Knowledge Transfer In Agriculture On Social Media

How much or how little is knowledge transfer in agriculture being facilitated by social media? Commonly listed as one of the benefits of social media, where is it happening and what might the success factors be?

Two successful examples are discussed below.

Channel 1. Agricultural KT - Facebook Public Group

A successful example working across India and Pakistan is a Facebook Public Group (link: Crops Cost and Saving Discussion) dedicated to agronomy knowledge transfer with, thus far, over 14,000 members.

A review of the group's activity finds farmers discussing both immediate tactical husbandry:

  • Which variety of cotton is best?

  • What’s this disease on my grapes?


  • And longer-term farm strategy:

  • How does sugar beet compare to cane?

  • Is Stevia a viable commercial crop?

  • The questions and observations are posted (mostly) by farmers with responses to questions and additional comments being returned by farmers (peers), house agronomists, and product suppliers.

    Channel 2. Agricultural KT - The Dedicated Forum

    The Farming Forum (TFF) is a successfully example of knowledge transfer hub for UK farmers with 44% of a scientifically drawn sample of TFF posts by livestock farmers relating to agricultural knowledge transfer.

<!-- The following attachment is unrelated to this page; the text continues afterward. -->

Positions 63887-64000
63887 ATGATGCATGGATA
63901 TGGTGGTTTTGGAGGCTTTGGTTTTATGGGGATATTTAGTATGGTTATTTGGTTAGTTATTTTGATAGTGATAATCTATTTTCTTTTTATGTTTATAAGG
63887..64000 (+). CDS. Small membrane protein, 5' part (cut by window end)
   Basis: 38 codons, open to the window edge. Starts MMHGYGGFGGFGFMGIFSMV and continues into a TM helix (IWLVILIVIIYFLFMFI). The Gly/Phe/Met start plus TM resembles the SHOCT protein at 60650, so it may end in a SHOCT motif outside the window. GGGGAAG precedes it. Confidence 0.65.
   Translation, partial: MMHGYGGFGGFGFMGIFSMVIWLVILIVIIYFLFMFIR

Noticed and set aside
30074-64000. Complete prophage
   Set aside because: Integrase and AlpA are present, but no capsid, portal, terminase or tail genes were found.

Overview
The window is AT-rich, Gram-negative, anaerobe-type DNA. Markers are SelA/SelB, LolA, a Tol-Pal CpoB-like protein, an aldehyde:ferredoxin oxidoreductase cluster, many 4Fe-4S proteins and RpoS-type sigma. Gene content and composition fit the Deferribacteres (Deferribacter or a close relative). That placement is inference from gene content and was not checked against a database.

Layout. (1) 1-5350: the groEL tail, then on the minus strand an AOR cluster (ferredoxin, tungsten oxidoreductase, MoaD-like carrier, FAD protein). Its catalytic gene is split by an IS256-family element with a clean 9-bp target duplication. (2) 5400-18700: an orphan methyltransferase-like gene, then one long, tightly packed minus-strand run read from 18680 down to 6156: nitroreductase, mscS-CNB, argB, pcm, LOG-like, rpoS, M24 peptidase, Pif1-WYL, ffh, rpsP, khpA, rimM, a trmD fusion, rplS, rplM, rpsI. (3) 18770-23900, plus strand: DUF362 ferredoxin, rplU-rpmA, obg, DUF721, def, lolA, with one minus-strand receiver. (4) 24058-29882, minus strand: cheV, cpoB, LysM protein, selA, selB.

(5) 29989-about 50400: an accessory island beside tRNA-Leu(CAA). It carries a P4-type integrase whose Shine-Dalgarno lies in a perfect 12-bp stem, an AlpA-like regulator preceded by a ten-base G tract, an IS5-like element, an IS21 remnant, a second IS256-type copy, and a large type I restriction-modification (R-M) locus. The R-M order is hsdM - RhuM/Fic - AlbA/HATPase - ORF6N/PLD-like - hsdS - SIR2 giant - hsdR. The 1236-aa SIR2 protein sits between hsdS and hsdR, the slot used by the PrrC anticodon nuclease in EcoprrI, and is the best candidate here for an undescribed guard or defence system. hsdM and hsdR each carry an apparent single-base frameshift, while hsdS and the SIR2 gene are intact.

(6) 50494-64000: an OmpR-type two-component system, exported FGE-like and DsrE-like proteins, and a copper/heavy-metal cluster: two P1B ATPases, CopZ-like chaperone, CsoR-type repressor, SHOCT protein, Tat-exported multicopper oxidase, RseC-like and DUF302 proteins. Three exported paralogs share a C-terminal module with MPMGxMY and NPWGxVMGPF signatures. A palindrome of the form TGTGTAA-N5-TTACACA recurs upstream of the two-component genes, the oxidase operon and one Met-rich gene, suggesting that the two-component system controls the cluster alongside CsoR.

Topics relate to all aspects of farming - from livestock feeding practices to all-matters machinery to new building projects to farm tenancy issues.

    A comparative sampling of Twitter showed only 3% of posting by livestock farmers to be agricultural knowledge transfer related.



    Farm knowledge transfer via TFF is much more likely to be of a peer-to-peer nature (i.e. farmer replying to farmer) than the Indian/Pakistan Facebook Group example.

    Unlike Twitter, both media platforms (i.e. Facebook and the bespoke platform) facilitate long format discussion - something which is commonly used but certainly not exclusively so. There is a mixture of short Twitter-style conversations and longer more-detailed contributions.

    Images and occasionally video are not a major part of agricultural KT, essential though for facilitating the identification of a crop disease. It is the facility for longer discussion points and supporting explanations that appears to be central to social media agricultural knowledge transfer.

    An underpinning success factor?

    Probably significantly, both the above successful examples are fully open to anyone including the completely anonymous casual browser.

    That the supply of any personal details, an email address or Facebook identity is not required for an individual to begin learning appears to be an essential as individuals increasingly seek to guard their personal online privacy. Having to sign up to gain access appears too offputting an initial barrier, even with the prospect of gaining free knowledge.



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